The ams OSRAM SYNIOS® P3030 KW DSLP31.CE is a white LED with a luminous flux/radiant flux of 45lm to 71lm and a minimum color rendering index (CRI) of 90. The KW DSLP31.CE delivers an exceptional solution that meets the energy efficiency, weight, and space-saving qualities for the rapidly emerging field of automotive exterior lighting. The KW DSLP31.CE is designed using a colored-diffused silicone resin with a very flat square package. The close-to-center chip layout allows for optimal design flexibility, and its small outline dimensions, especially the height, provide maximum flexibility to accommodate even the tightest of spaces. The compact 3mm × 3mm × 0.65mm SMT LED operates at -40°C to +125°C and is ESD tested at 2kV according to ANSI/ESDA/JEDEC JS-001 (HBM, Class 2). The LED is AEC-Q102 qualified and enables designers to incorporate design, comfort, or safety functions using car-body illumination for a variety of automotive-based lighting applications.

Maxim Integrated MAX25608EVSYS Evaluation System is a demonstration and development platform for the MAX25608 12-Switch LED Matrix Manager. The MAX25608 matrix manager IC is designed for automotive headlight applications and includes a 12-switch array for bypassing individual LEDs in a single- or dual-string application. It features twelve individually controlled n-channel MOSFET switches rated for 14V with an on-resistance of 0.06Ω. A single current source can be used to power all the LEDs connected in series. Individual LEDs can be dimmed by turning on and off the bypass switches across each LED. The device can also be configured in two-string applications with six switches in series per string. Each switch can be connected across one, two, or three LEDs in series. It also allows for parallel connection of two switches to bypass high-current LEDs. The IC also includes an internal charge pump that provides power for the gate drive for the LED bypass switches. The device is AEC-Q100 Qualified, features a Multi-Drop UART Communication Interface, has up to 16 addressable devices, and is compatible with CAN Physical Layer.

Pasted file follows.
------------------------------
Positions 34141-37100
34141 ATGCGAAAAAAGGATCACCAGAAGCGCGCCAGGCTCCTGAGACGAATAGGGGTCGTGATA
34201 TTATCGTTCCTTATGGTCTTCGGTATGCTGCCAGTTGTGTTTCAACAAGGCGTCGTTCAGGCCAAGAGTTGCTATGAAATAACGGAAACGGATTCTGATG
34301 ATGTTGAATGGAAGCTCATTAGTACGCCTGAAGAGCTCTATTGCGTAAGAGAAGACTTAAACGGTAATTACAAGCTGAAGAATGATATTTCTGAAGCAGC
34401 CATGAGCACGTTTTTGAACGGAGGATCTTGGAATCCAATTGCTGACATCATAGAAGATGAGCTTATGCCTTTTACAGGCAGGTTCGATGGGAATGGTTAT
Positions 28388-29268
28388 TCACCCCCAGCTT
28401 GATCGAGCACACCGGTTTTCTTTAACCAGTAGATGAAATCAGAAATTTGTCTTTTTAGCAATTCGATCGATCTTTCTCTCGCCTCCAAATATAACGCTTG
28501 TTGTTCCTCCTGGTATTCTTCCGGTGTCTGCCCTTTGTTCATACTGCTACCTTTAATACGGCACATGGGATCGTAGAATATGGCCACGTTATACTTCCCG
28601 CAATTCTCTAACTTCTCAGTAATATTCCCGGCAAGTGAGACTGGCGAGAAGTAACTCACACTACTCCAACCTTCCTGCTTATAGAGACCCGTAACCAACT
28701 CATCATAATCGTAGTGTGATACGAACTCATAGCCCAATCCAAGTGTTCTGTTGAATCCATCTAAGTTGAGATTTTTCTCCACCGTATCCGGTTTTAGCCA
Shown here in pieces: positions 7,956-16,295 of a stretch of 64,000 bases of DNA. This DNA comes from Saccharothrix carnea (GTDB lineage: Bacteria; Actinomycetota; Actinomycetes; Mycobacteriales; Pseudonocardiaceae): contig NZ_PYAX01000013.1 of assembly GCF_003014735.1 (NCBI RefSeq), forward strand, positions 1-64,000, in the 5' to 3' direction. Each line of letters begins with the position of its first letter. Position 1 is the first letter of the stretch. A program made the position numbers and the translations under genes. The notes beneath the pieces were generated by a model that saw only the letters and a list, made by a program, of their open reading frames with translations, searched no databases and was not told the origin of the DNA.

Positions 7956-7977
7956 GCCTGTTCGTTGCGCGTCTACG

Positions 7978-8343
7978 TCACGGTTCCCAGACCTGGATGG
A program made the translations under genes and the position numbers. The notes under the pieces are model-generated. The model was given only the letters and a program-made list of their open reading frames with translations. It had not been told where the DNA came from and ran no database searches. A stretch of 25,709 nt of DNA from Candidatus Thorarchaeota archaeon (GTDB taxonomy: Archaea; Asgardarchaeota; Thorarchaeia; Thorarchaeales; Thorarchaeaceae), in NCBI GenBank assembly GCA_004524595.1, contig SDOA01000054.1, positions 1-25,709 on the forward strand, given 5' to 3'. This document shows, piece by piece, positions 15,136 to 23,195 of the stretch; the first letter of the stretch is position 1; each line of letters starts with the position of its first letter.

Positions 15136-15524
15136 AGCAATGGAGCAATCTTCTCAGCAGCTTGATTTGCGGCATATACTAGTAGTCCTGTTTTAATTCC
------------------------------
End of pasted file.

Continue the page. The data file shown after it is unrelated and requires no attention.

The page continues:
Tuesday Takeaway

Automakers are using vehicle lighting to differentiate their brands by creating unique designs, incorporating new technologies, and offering customizable options. These lighting features help to create a distinctive brand identity and provide customers with a unique driving experience that sets their vehicles apart from the competition. This week’s Tech Tuesday products allow automotive lighting designers to deliver on that enhanced driving experience.

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Rudy RamosRudy is a member of the Technical Content Marketing team at Mouser Electronics, bringing 35+ years of expertise in advanced electromechanical systems, robotics, pneumatics, vacuum systems, high voltage, semiconductor manufacturing, military hardware, and project management. As a technology subject matter expert, Rudy supports global marketing efforts through his extensive product knowledge and by creating and editing technical content for Mouser's website. Rudy has authored technical articles appearing in engineering websites and holds a BS in Technical Management and an MBA with a concentration in Project Management. Prior to Mouser, Rudy worked for National Semiconductor and Texas Instruments.